By Laurel J. Delaney, MBA
Today, women are starting businesses at twice the rate of men and becoming a major force both in the traditional and the new global e-business marketplace.
In November, The National Women’S Council’s Interagency Committee on Women’s Business Enterprise prepared and presented to the 2000 Organization for Economic Cooperation and Development Conference a case study (http://www.nwbc.gov/oecd.pdf) on successful public and private initiatives for fostering entrepreneurship among women. It notes the significant role women have played in the recent economic prosperity and affirms the fact that “countries with high levels of economic activity and with the highest start-up business rates are the ones where women are well-engaged in entrepreneurial activity.” More intriguing still, small businesses owned by women and minorities are focusing more intense efforts on exporting than those owned by non-minority men. The U.S. Small Business Administration’s (SBA) Office of International Trade, in a statistical report released last year, indicated that “America’s small businesses are big players in international trade – and their role is growing rapidly.” Export data analysis (http://www.sba.gov/library/oitreport/oitnov99report.html) shows that 97 percent of U.S. companies that export are small businesses and women own 40 percent of all small businesses (http://www.sba.gov/news/speeches/alvarez112900.html).
Wanna Grow? Go Global!
Women account for 30 percent of the businesses that export more than half of their products. “Women-owned firms participating in the global marketplace grow more rapidly than women-owned businesses that are primarily domestic,” SBA Administrator, Aida Alvarez said. “They are more apt to develop a new product or service and expand domestically. At the SBA (http://www.onlinewbc.org/), we have several programs in place to help women-owned businesses take advantage of the outstanding opportunities available through international trade.”
Achieving Success a Woman’s Way
Could it be that businesswomen go globetrotting with their products or services more readily than men do because they adapt more easily to foreign countries and cultures? “I think women [have a] natural ability to embrace their work and their businesses as a natural extension of their own family,” says Cherie Piebes, IBM‘s Global Small Business Program Director for the Alliance Marketing and Women Entrepreneurs market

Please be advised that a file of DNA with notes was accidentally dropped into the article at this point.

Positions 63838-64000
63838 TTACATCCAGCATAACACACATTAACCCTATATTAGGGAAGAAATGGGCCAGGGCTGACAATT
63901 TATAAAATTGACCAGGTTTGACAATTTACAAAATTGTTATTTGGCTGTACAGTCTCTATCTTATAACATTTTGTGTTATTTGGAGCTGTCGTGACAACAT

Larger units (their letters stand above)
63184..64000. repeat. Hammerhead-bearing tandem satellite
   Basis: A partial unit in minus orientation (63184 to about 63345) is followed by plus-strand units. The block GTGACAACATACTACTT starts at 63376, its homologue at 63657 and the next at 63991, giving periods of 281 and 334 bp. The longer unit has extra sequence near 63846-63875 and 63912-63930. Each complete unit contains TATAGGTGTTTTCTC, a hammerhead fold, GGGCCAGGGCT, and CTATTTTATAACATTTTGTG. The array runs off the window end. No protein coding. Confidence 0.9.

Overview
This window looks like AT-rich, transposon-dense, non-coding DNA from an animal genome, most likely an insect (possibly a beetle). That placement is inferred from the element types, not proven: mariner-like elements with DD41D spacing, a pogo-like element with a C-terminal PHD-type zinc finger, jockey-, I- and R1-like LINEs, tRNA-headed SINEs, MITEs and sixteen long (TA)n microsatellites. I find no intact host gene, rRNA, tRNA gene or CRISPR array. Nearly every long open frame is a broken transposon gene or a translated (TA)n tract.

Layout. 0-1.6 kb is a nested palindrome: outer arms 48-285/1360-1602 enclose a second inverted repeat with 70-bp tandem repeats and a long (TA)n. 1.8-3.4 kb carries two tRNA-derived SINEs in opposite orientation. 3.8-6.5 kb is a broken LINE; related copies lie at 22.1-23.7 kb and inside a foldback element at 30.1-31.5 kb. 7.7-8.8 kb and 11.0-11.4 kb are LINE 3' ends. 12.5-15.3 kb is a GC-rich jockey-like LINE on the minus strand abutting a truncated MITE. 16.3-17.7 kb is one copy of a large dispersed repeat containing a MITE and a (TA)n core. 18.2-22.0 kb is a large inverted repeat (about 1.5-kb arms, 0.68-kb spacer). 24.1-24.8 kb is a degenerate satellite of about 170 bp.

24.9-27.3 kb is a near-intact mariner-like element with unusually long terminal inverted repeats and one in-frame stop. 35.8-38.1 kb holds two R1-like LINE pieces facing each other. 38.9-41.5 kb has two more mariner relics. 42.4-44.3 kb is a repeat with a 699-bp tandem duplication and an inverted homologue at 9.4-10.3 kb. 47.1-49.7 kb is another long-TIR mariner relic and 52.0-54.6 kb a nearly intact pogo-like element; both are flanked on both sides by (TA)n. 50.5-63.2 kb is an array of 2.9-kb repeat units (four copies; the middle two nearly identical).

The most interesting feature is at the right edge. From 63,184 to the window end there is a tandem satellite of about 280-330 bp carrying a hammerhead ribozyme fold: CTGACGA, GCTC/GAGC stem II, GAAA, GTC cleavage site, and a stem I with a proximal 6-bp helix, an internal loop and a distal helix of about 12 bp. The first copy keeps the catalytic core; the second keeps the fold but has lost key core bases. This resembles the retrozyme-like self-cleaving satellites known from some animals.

(http://www.ibm.com/smallbusiness/women). “Research has indicated that women tend to manage from a centralized focal point, while men manage from a hierarchical stance.” A more personalized style of business interaction makes women uniquely equipped to succeed on the international front, where quality personal relationships are key to success. Even though we realize that the ability to stick to a complex business agenda will win our colleagues’ confidence and respect, the emotional sensitivity and the capacity for relationship building that is largely attributed to women can be useful in any business negotiation. National Foundation for Women Business Owners (http://www.nfwbo.org) researchers put it more succinctly: “The fact that we are women, with different challenges and perceptions in the workplace . . . can finally be turned to our advantage, judo style.”
Listen and You’ll Understand
What really enables a woman entrepreneur to go global? Here’s what two dynamic global businesswomen have to say. “It has been my experience that doing business in any part of the globe is all about listening,” says Deb Armstrong, President of majority woman-owned Kendallville, Indiana-based, A-1 Production, Inc. (http://www.a1production.com), a producer of bushings, hydraulic fittings and machined parts. “Maybe this is why women are the ones working more diligently to increase business overseas. While we listen and observe, we also see that we must be flexible to do business in other parts of the globe, be patient with others and most of all accept and embrace the differences in people,” Deb notes. “Producing a product or service at a good price also helps!”